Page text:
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The full inventory of three online Kafka Summits in 2021 is now complete. Kafka Summit Americas wrapped just yesterday. Being a part of the event team and the Program Committee, I can say it’s been an exhilarating process to be involved with all three Summits. I hope you as community members and attendees have benefitted even more!
Since last year’s Summit, the world has adapted to online conferences, perhaps to a fault. We wanted to do something this time to help capture the feeling of a live event, and decided the best way to do that was…to make it a live event! At least in part: we live-streamed the opening and the keynotes on day one. Speaking only for myself, it was great to be live-emceeing a Summit again!
Jay Kreps brought us the keynote Data Mess to Data Mesh, whose title—if you watched the live-streamed introduction in which I suggested otherwise—actually was his idea. We’ve been talking about Data Mesh a lot this year (London Summit, Streaming Audio podcast) because it’s a concept that’s really gaining traction and has a natural affinity with Apache Kafka®. If you’re new to the idea, Jay suggested you think of it as doing to analytics what Microservices did for data. Jay also had a couple of product announcements, including Stream Governance. Watch the whole keynote to learn more.
Next up, Jun Rao interviewed Dusty Pierce, the Vice President of Infrastructure at Instacart. At the start of the Pandemic—just a few months after Dusty took the position there—Instacart experienced what they calculated to be ten years’ worth of growth in a period of just a few weeks. You won’t be surprised to hear Dusty say that managing this relied on an infrastructure strategy that was heavily invested in managed services. It was a fascinating chat with a guy who has a very interesting story to tell.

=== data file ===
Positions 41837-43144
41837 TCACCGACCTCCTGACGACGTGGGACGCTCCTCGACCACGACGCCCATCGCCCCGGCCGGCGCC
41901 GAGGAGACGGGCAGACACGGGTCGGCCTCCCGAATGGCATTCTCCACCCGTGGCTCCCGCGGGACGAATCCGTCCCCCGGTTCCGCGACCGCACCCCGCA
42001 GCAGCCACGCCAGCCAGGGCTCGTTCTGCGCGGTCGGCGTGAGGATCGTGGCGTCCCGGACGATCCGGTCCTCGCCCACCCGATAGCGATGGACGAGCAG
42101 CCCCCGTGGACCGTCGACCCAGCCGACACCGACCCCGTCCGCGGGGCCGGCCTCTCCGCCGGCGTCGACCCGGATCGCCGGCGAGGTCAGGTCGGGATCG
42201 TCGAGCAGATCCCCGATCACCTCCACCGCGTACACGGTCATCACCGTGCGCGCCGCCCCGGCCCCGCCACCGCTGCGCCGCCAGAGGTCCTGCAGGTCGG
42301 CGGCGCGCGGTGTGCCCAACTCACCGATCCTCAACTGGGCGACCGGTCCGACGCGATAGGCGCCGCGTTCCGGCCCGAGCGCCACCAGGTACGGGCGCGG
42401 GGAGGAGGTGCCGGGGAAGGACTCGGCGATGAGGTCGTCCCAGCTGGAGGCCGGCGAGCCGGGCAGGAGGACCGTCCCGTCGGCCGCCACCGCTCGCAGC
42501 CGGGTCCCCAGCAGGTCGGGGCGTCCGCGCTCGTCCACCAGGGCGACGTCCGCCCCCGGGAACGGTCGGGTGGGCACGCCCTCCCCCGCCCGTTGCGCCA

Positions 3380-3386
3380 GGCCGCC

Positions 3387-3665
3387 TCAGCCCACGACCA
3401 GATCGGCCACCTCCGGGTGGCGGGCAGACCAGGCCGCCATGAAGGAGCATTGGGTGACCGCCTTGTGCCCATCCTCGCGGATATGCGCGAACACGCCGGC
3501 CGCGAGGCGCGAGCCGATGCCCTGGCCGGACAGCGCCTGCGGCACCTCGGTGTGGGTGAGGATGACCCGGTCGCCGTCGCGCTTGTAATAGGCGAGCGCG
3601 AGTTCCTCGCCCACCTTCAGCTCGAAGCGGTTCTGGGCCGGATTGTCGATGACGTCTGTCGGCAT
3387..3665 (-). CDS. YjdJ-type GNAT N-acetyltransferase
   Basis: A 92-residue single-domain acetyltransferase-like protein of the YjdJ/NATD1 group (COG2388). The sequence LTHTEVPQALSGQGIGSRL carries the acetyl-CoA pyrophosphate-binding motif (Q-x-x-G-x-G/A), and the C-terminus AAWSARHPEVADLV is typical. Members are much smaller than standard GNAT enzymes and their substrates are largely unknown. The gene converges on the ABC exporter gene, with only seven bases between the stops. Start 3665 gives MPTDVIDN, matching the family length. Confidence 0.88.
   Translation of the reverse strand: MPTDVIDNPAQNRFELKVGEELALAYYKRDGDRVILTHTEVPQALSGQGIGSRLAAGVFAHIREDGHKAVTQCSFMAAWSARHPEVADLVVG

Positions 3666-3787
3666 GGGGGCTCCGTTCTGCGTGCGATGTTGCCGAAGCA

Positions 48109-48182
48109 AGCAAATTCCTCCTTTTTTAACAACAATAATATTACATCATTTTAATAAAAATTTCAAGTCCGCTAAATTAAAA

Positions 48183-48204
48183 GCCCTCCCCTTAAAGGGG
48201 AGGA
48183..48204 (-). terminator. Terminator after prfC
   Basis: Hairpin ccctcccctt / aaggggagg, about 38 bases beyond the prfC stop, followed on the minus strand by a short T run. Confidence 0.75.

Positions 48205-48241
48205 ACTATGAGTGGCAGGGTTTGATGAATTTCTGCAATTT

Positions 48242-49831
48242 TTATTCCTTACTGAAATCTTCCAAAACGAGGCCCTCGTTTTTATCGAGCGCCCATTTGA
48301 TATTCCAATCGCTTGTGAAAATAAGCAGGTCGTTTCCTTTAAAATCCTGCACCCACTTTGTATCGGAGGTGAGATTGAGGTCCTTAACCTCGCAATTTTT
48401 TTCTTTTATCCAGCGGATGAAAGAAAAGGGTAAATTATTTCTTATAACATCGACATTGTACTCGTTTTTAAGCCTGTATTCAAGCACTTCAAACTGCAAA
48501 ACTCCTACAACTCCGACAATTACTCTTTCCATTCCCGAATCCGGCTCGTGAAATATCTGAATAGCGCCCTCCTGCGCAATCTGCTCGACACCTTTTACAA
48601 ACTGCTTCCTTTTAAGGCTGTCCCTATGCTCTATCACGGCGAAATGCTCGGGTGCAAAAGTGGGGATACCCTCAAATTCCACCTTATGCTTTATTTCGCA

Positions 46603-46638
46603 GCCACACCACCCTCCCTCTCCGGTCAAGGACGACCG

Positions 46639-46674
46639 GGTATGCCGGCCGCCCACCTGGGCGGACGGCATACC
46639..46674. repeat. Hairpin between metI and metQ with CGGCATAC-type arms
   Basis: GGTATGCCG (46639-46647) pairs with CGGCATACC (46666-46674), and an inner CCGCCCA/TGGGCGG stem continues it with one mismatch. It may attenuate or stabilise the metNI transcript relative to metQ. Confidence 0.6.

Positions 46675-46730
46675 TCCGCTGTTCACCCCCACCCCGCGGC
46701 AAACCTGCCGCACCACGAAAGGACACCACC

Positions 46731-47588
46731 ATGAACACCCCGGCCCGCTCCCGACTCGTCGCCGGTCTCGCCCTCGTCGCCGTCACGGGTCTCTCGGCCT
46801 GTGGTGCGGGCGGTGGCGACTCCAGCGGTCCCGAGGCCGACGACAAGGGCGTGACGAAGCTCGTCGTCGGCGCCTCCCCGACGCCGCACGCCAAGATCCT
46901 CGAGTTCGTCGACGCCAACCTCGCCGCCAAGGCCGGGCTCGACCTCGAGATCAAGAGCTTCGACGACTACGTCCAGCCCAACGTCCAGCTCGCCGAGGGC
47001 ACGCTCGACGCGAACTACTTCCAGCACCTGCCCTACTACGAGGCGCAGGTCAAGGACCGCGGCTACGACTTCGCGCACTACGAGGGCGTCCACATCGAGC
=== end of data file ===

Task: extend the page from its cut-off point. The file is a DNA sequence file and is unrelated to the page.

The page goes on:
As those live keynotes were proceeding, attendees had a chance to take a poll that asked for a single word that they associate with the Kafka community. As I was giving some housekeeping announcements after the keynotes, I was able to share the word cloud that was auto-generated from your answers. I did this sight unseen, but you know, this is such a positive and energetic community, I was not worried for a moment. Look at all of these beautiful words:
The big words are wonderful, but did you notice the small ones? Here are some of my favorites:
And speaking of Ale, she and I got to welcome the 2021-2022 class of Confluent Community Catalysts in a special live session on Tuesday. That link will soon be updated with the names and faces of the new class. Some are new, some are returning, but all are outstanding contributors to the community.
On the second day, industry pillar Scott Hanselman interviewed three active members of the Kafka Community: Israel Ekpo, Nikki Thean, and Grace Jensen. They talked about how they got involved in the community and what sort of interactions they’ve had along the way. I thought the conversation was remarkable for its authenticity and warmth, which is a thing we could all use more of. Give it a watch if you haven’t already.
And as always, let’s not forget the talks! Here are a few that stood out to me:
As you know, Summit never stops. Before you know it, we’ll open up a CFP for the in-person London Summit in April, 2022, so get your proposal ideas ready and block off time on your calendar to visit London if you can! It will be great to see folks in person, catch up, and keep this community growing. I hope to see you there!
Tim Berglund is a teacher, author, and technology leader with Confluent, where he serves as the senior director of developer advocacy. He can frequently be found at speaking at conferences in the U.S. and all over the world. He is the co-presenter of various O’Reilly training videos on topics ranging from Git to distributed systems, and is the author of Gradle Beyond the Basics. He lives in Littleton, CO, U.S., with the wife of his youth, their three children having grown up.